environment

Wind-power trees, part of many installations at COP21 in Paris.
Tegan Wendland / WWNO

In Paris, international climate change negotiations continue. Drafts of the negotiating text are circulating, as the delegates meet in working groups behind closed doors. Meanwhile governments and agencies are releasing new reports and studies to highlight the serious impact of climate change. That includes new information on how climate change affects basic human survival through food production.

Thousands of fish were killed by a red tide along Southwest Florida's Gulf Coast during a 2002 bloom. Red tide blooms can wreak havoc on local communities dealing with tourism losses or the cost of cleanup.
Gulf of Mexico Coastal Ocean Observing System Regional Association (GCOOS-RA)

The Gulf of Mexico Coastal Ocean Observing System Regional Association has released a new plan that will help protect humans and marine life from certain toxins. It sounds like the title of this holiday season’s biggest horror film at the box office -- The attack of the Harmful Algal Bloom!

From Paris: The World Agrees To Save Trees

Dec 3, 2015
Le Bourget, site of the UN climate change talks near Paris.
Tegan Wendland / WWNO

The international climate talks continue in Paris this week and one of the hot topics has been deforestation. Louisiana cut down many of its forests in the 1800s, and as WWNO’s Tegan Wendland reports, the world has learned from our mistakes.

Protesters on the second day of the United Nations climate change talks in Paris.
Tegan Wendland / WWNO

Many small island countries are banking on support from the United Nations to help them cope with the impacts of sea level rise and coastal erosion, as a result of climate change. WWNO’s Tegan Wendland reports from Paris on the second day of UN negotiations to reduce global warming. She found that island nations' challenges are similar to those faced here in Louisiana.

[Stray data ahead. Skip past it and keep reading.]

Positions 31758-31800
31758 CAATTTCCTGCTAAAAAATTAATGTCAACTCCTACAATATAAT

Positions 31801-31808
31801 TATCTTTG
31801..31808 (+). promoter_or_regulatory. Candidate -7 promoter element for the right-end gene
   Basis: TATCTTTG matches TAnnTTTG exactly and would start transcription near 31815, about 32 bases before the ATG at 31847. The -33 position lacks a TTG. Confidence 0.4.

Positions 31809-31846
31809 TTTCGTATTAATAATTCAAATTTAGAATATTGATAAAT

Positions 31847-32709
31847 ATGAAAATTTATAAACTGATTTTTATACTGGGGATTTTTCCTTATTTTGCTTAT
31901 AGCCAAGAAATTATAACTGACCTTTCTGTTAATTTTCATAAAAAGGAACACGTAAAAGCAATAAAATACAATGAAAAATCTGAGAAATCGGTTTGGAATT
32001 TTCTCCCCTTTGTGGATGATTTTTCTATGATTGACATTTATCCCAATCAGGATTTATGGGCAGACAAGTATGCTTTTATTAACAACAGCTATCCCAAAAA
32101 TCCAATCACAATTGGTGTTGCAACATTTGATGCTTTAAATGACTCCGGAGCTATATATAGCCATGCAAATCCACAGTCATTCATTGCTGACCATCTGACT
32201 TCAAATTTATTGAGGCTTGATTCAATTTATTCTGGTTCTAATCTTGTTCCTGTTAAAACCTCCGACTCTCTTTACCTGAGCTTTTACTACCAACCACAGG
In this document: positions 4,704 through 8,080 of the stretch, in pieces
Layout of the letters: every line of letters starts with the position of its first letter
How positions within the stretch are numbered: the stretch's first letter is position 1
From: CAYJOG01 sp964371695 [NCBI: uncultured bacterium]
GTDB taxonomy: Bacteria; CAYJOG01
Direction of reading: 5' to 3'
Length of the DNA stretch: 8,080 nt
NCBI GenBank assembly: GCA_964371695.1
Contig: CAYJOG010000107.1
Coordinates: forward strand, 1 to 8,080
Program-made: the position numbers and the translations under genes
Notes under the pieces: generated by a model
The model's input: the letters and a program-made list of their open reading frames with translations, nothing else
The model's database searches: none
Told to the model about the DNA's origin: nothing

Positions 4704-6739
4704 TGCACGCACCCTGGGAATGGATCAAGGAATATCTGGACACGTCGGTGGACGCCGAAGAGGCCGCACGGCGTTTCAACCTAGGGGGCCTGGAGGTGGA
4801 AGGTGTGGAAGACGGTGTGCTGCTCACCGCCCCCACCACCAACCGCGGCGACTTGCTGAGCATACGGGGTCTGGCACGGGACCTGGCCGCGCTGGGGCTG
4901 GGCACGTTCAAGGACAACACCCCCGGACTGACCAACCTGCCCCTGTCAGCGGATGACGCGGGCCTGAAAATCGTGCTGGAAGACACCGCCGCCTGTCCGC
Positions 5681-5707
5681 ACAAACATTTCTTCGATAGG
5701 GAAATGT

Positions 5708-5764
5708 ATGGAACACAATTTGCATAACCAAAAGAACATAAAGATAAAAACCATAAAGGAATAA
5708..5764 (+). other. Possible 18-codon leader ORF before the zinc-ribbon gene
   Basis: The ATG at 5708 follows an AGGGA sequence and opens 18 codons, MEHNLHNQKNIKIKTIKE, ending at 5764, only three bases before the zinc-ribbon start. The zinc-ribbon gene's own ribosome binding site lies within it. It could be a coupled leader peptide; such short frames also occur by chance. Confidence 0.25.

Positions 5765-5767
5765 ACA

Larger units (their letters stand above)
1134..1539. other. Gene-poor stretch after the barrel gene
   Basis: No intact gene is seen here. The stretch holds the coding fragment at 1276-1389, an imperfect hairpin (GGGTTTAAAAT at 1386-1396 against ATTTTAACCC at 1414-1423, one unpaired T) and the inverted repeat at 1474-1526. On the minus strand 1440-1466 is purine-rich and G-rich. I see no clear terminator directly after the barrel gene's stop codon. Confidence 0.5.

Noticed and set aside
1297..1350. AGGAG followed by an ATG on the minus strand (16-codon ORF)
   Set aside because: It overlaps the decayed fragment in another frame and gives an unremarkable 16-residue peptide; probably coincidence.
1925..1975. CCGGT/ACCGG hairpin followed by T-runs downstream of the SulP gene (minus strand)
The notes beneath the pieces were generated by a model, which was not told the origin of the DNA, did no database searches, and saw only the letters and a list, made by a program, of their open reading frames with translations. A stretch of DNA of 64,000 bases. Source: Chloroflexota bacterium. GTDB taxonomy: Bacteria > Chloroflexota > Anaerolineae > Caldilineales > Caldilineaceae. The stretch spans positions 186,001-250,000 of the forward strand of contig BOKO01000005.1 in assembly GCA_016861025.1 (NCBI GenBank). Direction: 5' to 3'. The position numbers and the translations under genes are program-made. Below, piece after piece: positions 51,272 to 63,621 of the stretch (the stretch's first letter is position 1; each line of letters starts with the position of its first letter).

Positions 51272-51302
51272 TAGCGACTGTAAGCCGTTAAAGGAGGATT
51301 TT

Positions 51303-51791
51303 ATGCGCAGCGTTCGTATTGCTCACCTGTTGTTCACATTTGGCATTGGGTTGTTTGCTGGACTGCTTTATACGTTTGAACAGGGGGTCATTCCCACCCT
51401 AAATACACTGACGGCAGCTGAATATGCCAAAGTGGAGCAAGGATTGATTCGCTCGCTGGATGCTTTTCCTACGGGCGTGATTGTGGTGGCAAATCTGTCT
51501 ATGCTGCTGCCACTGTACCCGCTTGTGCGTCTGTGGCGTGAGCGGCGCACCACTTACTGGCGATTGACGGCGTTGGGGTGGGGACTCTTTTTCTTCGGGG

Tegan Wendland / WWNO

The first day of the United Nations international climate talks has wrapped up at the Conference Of the Parties, or COP21, in Paris. As world leaders try to reach an agreement to limit global warming and stave off climate change, Louisiana has a lot at stake.

Tegan Wendland / WWNO

Climate change and environmental pollution disproportionately impact people of color. In New Orleans, Dr. Beverly Wright is working to change that. She started the Deep South Center for Environmental Justice, which is now housed at Dillard University, and has worked for many years to highlight the environmental and health inequities in the Lower Mississippi River Industrial Corridor, commonly referred to as "Cancer Alley."

A marsh restoration project at work.
Tegan Wendland / WWNO

There is a federal law that says when wetlands are destroyed by development or industry, they must be replaced somewhere nearby. It is a provision of the Clean Water Act in place since 1980, but it’s getting new attention because of increased industrial development in Louisiana.

Ryan Hagerty, National Digital Library of the United States Fish and Wildlife Service

When John Bel Edwards starts his new job as governor in January he will face lots of big decisions on how to spend BP settlement money and bring in more capital to restore the eroding coast.

http://www.cop21paris.org

Join WWNO and partners for a panel on the United Nations talks on climate change. COP 21: A Turning Point for Global Climate Change will be held on Friday, November 20 at 10 a.m.

The panel will discuss the importance of reaching a global climate agreement at the COP 21 conference in Paris, France, this December. Experts will discuss the potential impact on Louisiana and how the state fits into the global conversation on climate change.

The port plans to add rubber-tire gantry cranes like these to add to their container marshalling yard in an effort to increase container handling and turn times.
Tegan Wendland / WWNO

Business is good for the Port of New Orleans. Cargo shipping is up about 20 percent this year from last. Because the Port is an independent public entity, not run by the city or state, it can take that extra money and invest it right back into operations. There are currently more than $40 million worth of improvements underway as a result.

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